More About the Author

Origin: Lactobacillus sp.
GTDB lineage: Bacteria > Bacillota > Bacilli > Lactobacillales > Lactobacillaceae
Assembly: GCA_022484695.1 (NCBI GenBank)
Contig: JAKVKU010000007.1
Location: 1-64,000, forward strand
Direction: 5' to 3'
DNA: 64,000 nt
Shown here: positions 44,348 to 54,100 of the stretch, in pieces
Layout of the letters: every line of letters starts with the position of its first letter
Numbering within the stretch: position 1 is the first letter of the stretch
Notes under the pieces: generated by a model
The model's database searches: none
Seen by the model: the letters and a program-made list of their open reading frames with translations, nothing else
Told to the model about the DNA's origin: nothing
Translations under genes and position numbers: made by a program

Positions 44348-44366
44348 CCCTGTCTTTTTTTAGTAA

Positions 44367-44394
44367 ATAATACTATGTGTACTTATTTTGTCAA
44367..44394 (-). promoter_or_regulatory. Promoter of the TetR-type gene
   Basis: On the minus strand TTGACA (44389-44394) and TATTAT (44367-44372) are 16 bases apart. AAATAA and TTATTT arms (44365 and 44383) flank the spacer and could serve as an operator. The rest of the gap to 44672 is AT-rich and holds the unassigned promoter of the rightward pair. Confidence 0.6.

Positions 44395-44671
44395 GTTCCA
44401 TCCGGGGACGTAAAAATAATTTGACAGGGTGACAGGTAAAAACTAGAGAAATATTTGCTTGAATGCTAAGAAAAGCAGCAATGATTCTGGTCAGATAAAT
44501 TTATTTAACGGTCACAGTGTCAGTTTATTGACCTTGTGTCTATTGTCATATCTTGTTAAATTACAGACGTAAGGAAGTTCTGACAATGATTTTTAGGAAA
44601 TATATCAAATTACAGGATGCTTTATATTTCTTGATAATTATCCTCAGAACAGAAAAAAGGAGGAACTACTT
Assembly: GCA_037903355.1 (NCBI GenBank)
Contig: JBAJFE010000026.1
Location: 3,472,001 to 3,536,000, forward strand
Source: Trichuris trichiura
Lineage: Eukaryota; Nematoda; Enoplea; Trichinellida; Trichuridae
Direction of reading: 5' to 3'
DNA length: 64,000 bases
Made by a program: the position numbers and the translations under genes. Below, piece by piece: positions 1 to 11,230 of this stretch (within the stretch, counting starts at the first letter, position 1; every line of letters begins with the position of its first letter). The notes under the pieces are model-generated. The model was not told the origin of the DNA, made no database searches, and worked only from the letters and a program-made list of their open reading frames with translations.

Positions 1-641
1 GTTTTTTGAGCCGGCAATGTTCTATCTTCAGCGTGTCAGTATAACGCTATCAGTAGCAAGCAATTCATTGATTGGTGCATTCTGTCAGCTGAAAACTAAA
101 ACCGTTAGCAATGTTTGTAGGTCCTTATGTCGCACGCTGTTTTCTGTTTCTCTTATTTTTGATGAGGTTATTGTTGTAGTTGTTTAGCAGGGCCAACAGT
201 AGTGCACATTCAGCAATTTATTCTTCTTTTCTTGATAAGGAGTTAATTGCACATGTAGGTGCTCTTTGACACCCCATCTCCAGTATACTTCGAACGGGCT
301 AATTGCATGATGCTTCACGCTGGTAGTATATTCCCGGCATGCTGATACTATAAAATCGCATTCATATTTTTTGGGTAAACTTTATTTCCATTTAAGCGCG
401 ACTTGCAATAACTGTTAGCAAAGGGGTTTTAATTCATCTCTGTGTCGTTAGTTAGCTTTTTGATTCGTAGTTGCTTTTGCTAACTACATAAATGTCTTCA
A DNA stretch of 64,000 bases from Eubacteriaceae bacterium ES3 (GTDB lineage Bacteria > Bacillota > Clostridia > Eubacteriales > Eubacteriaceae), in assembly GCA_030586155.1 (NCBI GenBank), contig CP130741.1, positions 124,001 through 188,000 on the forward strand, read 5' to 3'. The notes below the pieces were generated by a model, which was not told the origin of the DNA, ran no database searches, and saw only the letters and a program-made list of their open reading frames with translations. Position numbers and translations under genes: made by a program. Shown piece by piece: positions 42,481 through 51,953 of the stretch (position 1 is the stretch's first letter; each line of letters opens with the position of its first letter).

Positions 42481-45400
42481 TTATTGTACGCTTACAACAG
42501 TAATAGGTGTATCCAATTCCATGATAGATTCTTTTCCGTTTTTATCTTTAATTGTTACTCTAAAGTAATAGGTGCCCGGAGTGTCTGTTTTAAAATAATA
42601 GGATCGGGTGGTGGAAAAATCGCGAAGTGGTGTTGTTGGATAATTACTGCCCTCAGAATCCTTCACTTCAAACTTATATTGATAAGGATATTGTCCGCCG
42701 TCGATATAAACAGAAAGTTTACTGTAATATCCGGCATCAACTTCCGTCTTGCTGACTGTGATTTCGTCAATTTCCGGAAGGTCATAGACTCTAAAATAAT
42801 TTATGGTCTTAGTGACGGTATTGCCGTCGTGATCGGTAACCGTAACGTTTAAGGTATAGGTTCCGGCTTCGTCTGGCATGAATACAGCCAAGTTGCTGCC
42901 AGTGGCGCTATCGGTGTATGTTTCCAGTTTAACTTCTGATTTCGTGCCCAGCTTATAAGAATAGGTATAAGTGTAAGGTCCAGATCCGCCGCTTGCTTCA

Michael Edwards is widely recognized as one of the world's leading authorities on civil society, philanthropy, and social change. For the past thirty years, he has worked to strengthen the contributions of ordinary citizens to their communities as a grant giver, writer, advocate, organizer, and activist across five continents, and has lived and worked in Zambia, Malawi, Colombia, India, the UK, and the United States. Michael graduated from Oxford University with a "congratulatory" first-class honors degree in geography, and was awarded a Ph.D. by the University of London for his work on housing the urban poor in Latin America. Dissatisfied with academic research, he entered the world of nongovernmental organizations (NGOs) in 1982 and spent the next fifteen years as a senior manager in international relief and development NGOs, including Oxfam GB, Save the Children UK, the Prasad Foundation, and Voluntary Service Overseas. During this time, Michael became known for his innovative thinking about NGOs and development, and in 1998 he was invited to join the World Bank in Washington, D.C., as a senior adviser on civil society, where he led a program to improve the agency's engagement with a wide range of nongovernmental groups. Two years later, he was appointed as director of the Ford Foundation's Governance and Civil Society Program in New York, overseeing grants totaling more than $900 million between 1999 and 2008, when he left to become a Distinguished Senior Fellow at Demos, a Network for Ideas and Action, in New York; a senior visiting scholar at New York University's Wagner School of Public Service; and a senior visiting fellow at the Brooks World Poverty Institute at Manchester University in the UK. Michael also cofounded the Seasons Fund for Social Transformation, which makes grants to voluntary organizations that combine their work for social justice with spiritual principles. Michael is the author of thirteen books and hundreds of articles and op-ed pieces, and his writings have changed the way we think about voluntary action and the transformation of society. He writes regularly for openDemocracy, the Financial Times, the Chronicle of Philanthropy, and many other newspapers and magazines, and is a featured speaker at literary festivals and other events around the world. He lives with his wife, Cora, a nonprofit-fund-raising consultant who also teaches at New York University, in Swan Lake, a small community in the foothills of the Catskill Mountains of New York, where they have painstakingly rebuilt and renovated one of the first houses built by settlers who arrived in the 1830s to establish a tanning industry in Sullivan County. You can visit Michael's Web site at http://www.futurepositive.org.